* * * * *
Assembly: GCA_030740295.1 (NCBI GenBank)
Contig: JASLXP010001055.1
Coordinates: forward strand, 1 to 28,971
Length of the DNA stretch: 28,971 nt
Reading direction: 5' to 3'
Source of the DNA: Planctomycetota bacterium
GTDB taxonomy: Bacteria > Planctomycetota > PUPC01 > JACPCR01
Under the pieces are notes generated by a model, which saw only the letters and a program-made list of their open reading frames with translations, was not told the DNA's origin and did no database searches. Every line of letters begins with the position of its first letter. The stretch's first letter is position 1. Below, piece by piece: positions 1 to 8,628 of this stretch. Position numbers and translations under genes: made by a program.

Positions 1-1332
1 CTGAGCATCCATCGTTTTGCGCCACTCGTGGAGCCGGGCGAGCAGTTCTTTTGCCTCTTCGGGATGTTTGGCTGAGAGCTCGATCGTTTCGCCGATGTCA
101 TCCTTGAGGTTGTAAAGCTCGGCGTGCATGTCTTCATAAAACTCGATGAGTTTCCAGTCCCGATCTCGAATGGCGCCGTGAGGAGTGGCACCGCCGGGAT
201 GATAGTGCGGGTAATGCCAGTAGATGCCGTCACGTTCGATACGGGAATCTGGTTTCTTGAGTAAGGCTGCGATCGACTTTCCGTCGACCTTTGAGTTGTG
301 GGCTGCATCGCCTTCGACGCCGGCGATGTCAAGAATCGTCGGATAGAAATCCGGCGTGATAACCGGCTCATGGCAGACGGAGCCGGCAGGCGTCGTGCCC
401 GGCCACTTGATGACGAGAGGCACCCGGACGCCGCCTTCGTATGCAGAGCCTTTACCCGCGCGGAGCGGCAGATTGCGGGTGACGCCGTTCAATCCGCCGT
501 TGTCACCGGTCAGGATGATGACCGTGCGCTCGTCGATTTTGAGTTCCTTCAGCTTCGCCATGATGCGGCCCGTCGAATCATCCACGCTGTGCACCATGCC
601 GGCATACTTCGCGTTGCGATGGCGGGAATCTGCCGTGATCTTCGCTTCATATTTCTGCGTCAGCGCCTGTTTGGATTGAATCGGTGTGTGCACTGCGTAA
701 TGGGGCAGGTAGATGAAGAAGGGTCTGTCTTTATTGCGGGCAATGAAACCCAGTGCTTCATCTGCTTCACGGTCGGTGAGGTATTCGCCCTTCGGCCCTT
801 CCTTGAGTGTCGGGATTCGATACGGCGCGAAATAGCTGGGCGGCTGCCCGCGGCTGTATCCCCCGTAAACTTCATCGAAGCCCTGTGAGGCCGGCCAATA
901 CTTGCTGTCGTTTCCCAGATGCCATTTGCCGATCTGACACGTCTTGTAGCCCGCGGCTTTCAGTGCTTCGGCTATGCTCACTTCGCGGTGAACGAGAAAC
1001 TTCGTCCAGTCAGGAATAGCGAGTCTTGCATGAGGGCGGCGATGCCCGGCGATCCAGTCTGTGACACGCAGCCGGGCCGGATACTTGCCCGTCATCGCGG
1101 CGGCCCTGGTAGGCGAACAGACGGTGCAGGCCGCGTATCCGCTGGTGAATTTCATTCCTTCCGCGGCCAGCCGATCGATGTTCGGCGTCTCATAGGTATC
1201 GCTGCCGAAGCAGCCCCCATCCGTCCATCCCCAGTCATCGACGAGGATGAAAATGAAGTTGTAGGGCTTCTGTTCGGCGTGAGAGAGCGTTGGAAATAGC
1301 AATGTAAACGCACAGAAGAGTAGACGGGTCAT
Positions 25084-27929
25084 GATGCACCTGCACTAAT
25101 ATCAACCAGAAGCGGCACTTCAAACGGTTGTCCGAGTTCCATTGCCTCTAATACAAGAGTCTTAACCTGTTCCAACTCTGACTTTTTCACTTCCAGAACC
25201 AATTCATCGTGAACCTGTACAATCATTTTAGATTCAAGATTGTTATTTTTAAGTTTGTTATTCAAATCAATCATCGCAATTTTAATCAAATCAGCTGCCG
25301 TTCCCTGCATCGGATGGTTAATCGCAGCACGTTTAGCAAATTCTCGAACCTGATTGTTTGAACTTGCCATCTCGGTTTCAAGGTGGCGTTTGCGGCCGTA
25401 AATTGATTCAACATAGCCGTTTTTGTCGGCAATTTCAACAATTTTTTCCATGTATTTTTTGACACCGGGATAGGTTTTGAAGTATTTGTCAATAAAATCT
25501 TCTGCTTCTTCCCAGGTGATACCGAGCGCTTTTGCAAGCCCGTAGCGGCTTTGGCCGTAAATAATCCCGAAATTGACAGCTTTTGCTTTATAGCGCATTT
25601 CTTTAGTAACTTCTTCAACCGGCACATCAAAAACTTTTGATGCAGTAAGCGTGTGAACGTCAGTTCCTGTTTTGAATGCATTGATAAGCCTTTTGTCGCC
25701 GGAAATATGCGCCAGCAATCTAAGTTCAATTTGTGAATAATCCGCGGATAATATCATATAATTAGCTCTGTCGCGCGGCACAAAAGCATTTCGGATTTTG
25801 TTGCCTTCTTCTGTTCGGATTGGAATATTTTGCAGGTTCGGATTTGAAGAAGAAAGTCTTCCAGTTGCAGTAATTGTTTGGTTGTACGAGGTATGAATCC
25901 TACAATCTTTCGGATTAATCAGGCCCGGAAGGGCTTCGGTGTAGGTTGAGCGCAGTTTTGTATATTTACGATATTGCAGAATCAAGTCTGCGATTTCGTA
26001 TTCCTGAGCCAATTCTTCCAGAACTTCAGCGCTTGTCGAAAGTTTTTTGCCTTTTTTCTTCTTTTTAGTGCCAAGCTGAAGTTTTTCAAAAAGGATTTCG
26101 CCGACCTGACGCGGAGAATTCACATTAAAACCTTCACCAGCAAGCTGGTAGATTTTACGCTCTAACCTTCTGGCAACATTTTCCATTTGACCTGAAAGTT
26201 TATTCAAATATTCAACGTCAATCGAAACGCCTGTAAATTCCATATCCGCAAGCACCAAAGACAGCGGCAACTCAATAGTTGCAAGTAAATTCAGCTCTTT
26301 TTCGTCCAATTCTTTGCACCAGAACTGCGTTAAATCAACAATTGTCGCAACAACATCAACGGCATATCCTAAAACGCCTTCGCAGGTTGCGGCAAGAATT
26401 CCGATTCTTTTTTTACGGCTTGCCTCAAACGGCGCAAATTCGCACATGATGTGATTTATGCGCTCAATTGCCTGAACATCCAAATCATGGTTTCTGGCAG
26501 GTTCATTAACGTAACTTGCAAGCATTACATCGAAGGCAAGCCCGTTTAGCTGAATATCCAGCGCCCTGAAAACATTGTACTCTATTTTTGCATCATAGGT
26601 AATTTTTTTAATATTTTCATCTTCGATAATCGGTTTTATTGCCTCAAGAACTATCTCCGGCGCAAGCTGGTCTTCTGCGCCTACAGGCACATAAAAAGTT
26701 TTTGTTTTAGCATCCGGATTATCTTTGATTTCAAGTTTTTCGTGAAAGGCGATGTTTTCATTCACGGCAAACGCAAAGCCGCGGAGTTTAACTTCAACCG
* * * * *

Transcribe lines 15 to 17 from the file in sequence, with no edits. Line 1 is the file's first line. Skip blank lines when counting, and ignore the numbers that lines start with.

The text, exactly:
501 TGTCACCGGTCAGGATGATGACCGTGCGCTCGTCGATTTTGAGTTCCTTCAGCTTCGCCATGATGCGGCCCGTCGAATCATCCACGCTGTGCACCATGCC
601 GGCATACTTCGCGTTGCGATGGCGGGAATCTGCCGTGATCTTCGCTTCATATTTCTGCGTCAGCGCCTGTTTGGATTGAATCGGTGTGTGCACTGCGTAA
701 TGGGGCAGGTAGATGAAGAAGGGTCTGTCTTTATTGCGGGCAATGAAACCCAGTGCTTCATCTGCTTCACGGTCGGTGAGGTATTCGCCCTTCGGCCCTT